I’ve invested in another event as well – Confab2010.  Confab is an event hosted by the Institute of Management Consultants. It is basically a conference for consultants by consultants.  Since consultants are another group of my prospective customers, this seemed like an interesting venue.  This time rather than attending the event, I actually sponsored a booth.  I will be showcasing my marketing development program called THINK.PLAN.ACT.  It is designed specifically for consultants to help them build their brands and their businesses.  Again, I’m trying to get in front of a new group of prospects using tactics I’ve never tried before.  I know the program works as I’ve had success with it.  So I’m trying a new tactic to get the message out to a new groups of prospects.  Then I will follow-up using (you guessed it) my blog, newsletter, social media, etc.

Some of this might seem basic – but that’s really my point.  Trying new things doesn’t have to be complicated or costly.  Just think of a few things you’ve been meaning to do and start doing them.  So far, I’ve been really pleased with the new additions to my marketing plan.  I’m sure you will be to.

Tradeshows Will Never Die

The following is an excerpt from 42 Rules of Marketing by Laura Lowell.

A lot of marketers think tradeshows are dead.  Yet, seventy-two percent of US manufacturers plan to invest in Tradeshows/Events, according to MarketingSherpa’s Business Technology Benchmark Guide 2006.9 Now that almost everything can be done online or virtually, it is easy to assume that the tried and true industry tradeshows are less important.

Not true, according to Tradeshow Week’s annual report of consumer show statistics, which measured an increase of almost 16 percent in
2006. That means that 16 percent more consumers attended shows like the well-known Consumer Electronics Show as well as niche shows like Design Automation Conference, Wizard World, and SuperZoo (I didn’t make that one up, I swear). These shows are still very product focused. Potential customers can see, touch, hear and even taste the products they are interested in.

You can’t get that kind of experience online or in a virtual tradeshow. Yep—virtual tradeshows are a concept being tested by several online companies. For example, eComXpo is a virtual tradeshow for interactive, online marketers. The show is completely virtual; which makes sense since their entire industry is focused on virtual experiences. For more traditional industries, the idea might not fly.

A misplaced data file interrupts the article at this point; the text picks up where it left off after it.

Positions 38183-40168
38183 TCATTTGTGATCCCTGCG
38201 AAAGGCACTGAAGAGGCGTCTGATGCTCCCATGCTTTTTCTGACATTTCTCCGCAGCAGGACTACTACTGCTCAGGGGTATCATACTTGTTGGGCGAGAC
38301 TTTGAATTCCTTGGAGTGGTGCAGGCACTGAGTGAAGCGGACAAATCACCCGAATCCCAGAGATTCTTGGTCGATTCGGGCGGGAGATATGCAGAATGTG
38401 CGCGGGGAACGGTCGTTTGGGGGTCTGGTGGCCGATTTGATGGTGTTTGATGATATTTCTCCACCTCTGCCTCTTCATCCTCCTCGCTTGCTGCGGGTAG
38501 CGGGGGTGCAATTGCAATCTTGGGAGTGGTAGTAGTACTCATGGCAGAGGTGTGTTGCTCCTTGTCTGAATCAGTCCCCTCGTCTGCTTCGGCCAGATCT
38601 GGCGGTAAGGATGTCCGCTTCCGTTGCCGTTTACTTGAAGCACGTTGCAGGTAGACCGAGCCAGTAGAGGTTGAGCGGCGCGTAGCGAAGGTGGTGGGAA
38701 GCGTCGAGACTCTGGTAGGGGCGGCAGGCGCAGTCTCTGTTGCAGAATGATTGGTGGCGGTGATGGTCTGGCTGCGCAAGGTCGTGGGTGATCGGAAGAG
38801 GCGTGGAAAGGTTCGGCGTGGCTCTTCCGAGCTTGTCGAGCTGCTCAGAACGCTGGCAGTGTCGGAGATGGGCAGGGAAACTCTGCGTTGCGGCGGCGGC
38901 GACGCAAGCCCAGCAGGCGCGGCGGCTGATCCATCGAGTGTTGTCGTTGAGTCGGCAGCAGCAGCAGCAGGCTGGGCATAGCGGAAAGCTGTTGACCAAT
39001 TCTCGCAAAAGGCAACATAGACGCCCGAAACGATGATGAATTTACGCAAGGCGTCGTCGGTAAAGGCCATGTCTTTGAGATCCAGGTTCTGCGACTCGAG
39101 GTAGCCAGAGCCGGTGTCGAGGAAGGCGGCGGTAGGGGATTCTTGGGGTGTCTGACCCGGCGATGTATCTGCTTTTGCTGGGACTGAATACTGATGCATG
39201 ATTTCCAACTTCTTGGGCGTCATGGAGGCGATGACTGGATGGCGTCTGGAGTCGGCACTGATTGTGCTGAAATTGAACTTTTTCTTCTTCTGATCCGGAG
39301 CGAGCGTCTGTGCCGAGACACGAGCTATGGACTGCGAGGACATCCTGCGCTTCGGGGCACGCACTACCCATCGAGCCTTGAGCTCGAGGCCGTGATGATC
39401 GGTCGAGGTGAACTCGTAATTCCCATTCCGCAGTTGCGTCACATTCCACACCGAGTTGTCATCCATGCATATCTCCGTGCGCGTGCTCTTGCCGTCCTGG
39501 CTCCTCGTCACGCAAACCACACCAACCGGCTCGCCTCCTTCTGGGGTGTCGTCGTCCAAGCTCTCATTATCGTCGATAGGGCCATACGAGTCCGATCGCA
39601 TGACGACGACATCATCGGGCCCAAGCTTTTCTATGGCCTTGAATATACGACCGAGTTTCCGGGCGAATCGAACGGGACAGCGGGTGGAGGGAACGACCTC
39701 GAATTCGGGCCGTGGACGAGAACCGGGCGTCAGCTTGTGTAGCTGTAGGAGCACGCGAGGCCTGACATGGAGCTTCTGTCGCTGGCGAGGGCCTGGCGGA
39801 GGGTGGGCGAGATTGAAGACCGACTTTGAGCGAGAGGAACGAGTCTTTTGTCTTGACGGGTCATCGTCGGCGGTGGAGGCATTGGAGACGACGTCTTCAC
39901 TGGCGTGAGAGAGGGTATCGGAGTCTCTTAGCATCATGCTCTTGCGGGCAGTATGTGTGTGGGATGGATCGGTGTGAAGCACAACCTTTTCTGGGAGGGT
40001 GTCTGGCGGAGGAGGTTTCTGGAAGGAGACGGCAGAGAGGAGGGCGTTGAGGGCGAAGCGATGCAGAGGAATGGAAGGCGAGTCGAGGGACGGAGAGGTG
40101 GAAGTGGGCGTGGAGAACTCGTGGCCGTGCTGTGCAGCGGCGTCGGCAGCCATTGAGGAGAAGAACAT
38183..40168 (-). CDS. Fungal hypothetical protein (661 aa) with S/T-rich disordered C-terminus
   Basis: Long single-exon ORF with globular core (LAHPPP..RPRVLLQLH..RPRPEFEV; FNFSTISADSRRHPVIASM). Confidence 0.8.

Like other marketing tactics, Tradeshows need to be part of your overall plan. You need to know what you’re trying to accomplish by participating in the show—what is the objective? If you’re trying to increase awareness and generate leads then Tradeshows are a great vehicle. If you’re trying to convert leads to sales then Tradeshows are not the best choice.

A popular trend these days is to structure “events within an event.”  These events are more about building relationships with customers, suppliers and partners (sound familiar?). Many companies are using the tradeshow venue to meet with customers and to do in-person product demonstrations, simulations or other experiential activities that you just can’t do online.

Smaller vertical trade events and niche conferences are becoming more popular because they tend to produce more qualified leads—25 percent more according to a MarketingSherpa study. In general or broad-based events, the qualified lead ratio was 27.6 percent whereas the vertical events had a qualified lead ratio of 40.7 percent.10 Pretty good uplift, I’d say.

Another benefit to participating in vertical events is the relative ease with which you can engage in multiple aspects of the show. In fact, you can almost “own” these shows if you want to. Marketing Transformation Services (MTS) is a boutique consulting firm specializing in marketing resource management (MRM) strategy and implementation. The principal, Beth Weesner, is very well-known in MRM circles because of how she leveraged a semi-annual vertical event—the Henry Stewart Marketing Operations Management Symposium. Ms. Weesner gave the keynote address and hosted a panel discussion.
Several of her clients were featured speakers. She hosted an invitation- only cocktail reception for existing and potential clients. Pre and post-event marketing was negotiated with the event managers to build on success of the event. The leads generated from these events fill the MTS pipeline and keep the name visible between events.